Strike Your Heart is a disarmingly simple yet deeply complex study of a mother-daughter relationship and its lifelong implications. The title is apt: The reader viscerally feels the book’s psychological blows ... Pain radiates throughout these pages, sometimes to the point of feeling like overkill. The worst bad-mother tropes drop like anvils. But one can overlook this heavy-handedness to wade into the rivers of heartbreak that Nothomb so exquisitely navigates ... Strike Your Heart is a finely honed, piercing novel. No wonder it is acclaimed in France. If you are human, it will strike your heart, too.
Strike Your Heart is a parable, so it makes sense that it reads like the voice-over of an animated fairy tale: spare, severe, with an archness that implies wit without quite achieving it ... Nothomb is at her best when she luxuriates in the crevices of an emotion’s rational irrationality, but Strike Your Heart never settles down long enough to excavate much of anything a character feels. It seems she cares less about Diane than she’s cared about her lovely leading ladies in previous parables ... Strike Your Heart isn’t very good, but I think that’s OK. When a writer produces more than twenty titles, there are bound to be a few disappointments. Without the zest of narcissism, Nothomb’s writing can become wooden. No longer self-conscious about her self-aggrandizement, she abandons her humor and her eccentricities, and largely gives up plumbing the shameful bottomlessness of the ego, which is what gives her strongest passages their complexity.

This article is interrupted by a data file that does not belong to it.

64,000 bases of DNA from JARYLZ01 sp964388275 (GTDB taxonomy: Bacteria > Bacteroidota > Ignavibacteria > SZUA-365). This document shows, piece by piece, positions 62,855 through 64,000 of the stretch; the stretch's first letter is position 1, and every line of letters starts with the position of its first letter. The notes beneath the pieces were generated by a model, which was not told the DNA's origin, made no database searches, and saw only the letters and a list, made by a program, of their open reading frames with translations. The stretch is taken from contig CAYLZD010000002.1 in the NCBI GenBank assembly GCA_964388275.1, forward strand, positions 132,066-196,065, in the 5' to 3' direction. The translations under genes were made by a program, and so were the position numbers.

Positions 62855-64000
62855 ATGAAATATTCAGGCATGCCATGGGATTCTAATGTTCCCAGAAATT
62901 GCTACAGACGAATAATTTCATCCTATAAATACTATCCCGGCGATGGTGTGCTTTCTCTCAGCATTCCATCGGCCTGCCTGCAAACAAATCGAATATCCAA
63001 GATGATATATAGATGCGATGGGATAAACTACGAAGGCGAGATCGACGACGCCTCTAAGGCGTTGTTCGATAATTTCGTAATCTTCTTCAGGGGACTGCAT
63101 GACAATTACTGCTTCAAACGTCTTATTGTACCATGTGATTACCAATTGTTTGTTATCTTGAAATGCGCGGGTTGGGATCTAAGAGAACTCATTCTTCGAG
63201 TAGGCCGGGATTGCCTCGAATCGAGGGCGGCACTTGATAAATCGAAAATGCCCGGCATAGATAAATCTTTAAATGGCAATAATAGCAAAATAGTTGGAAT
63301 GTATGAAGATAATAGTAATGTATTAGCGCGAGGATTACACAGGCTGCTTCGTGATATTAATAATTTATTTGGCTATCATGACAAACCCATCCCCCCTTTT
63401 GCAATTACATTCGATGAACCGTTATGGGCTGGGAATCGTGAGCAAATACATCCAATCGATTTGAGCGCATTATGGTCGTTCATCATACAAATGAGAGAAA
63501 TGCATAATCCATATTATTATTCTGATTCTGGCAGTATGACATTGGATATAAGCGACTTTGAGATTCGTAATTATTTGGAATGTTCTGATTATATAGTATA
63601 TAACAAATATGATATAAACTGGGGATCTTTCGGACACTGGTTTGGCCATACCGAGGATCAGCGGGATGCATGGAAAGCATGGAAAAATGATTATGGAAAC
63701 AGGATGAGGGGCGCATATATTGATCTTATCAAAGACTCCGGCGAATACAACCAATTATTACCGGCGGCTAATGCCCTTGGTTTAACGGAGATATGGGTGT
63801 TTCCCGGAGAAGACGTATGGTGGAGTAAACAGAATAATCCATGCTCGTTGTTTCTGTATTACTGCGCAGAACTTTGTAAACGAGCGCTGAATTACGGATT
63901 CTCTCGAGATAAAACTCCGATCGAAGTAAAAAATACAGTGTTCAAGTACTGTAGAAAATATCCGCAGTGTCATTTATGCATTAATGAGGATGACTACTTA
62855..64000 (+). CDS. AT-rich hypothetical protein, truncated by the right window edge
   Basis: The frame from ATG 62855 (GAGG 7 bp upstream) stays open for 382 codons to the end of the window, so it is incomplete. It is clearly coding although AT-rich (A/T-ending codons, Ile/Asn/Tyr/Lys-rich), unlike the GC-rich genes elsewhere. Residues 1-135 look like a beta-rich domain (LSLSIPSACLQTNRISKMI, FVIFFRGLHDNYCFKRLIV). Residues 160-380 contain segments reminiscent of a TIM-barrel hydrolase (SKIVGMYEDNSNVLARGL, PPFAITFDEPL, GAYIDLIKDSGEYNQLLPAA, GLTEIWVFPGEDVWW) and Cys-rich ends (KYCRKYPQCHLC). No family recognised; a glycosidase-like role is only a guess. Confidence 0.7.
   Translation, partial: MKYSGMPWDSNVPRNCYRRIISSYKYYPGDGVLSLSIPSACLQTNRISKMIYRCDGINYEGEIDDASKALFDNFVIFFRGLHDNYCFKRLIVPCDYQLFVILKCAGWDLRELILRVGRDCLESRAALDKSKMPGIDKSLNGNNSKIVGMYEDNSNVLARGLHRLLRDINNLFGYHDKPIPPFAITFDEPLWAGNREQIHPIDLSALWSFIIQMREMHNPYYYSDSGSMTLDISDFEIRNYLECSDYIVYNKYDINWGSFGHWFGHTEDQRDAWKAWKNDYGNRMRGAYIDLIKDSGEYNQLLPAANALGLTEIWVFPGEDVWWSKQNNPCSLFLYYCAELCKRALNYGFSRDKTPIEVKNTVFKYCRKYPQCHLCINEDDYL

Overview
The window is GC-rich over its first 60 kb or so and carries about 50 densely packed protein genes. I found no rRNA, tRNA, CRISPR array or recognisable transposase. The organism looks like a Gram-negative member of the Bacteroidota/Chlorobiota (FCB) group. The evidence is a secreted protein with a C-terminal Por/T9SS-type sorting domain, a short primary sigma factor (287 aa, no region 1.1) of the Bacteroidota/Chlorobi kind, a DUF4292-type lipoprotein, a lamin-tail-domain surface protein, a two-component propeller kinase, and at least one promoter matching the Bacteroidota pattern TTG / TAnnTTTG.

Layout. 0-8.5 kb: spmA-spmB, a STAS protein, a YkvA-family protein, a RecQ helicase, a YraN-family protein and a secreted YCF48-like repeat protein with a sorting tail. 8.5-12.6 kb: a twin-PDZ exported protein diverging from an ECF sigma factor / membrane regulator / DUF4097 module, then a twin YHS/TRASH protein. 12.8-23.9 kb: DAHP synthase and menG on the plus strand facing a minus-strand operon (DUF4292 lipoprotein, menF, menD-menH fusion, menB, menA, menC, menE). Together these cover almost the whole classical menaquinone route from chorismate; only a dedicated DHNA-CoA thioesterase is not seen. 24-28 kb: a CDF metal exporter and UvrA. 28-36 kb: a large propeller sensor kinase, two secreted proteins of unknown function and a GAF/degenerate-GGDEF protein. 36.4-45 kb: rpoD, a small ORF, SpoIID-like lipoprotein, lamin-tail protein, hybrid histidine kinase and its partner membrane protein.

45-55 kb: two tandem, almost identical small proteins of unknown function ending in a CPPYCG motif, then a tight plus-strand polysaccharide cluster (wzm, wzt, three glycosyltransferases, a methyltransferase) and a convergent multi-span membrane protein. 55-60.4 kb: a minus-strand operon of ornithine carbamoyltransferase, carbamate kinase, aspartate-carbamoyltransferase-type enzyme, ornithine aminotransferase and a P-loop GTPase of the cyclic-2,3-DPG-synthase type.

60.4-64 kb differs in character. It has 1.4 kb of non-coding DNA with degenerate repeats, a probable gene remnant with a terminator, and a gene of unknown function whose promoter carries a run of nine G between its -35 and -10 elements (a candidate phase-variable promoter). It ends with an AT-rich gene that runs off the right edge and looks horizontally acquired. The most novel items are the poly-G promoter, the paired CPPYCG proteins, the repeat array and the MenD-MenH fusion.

...this short, pungent tale of familial jealousy, personal ambition and unrequited love introduces a wonderfully compelling heroine and charts her formative relationships with several significant women ... For the most part, Strike Your Heart unfolds in spare, blunt, matter-of-fact prose. Nothomb’s style and tone become more animated and textured when describing Diane’s anguished response to a tragic circumstance—a snuffed-out life, her mother’s ice-cold shoulder—or her child’s-eye observations of the world around her ... Nothomb dazzles with her shocking denouement and leaves her stunned reader with a bitter aftertaste in the mouth and a craving for more.
Nothomb has published a book a year since 1992; though quite a few are available in English, she is still something of an unknown. Perhaps this new novel will bring her the recognition here that she has abroad. This razor-sharp morality tale can be read in an afternoon but contains a lifetime of wisdom about how we cope with the weaknesses of those closest to us.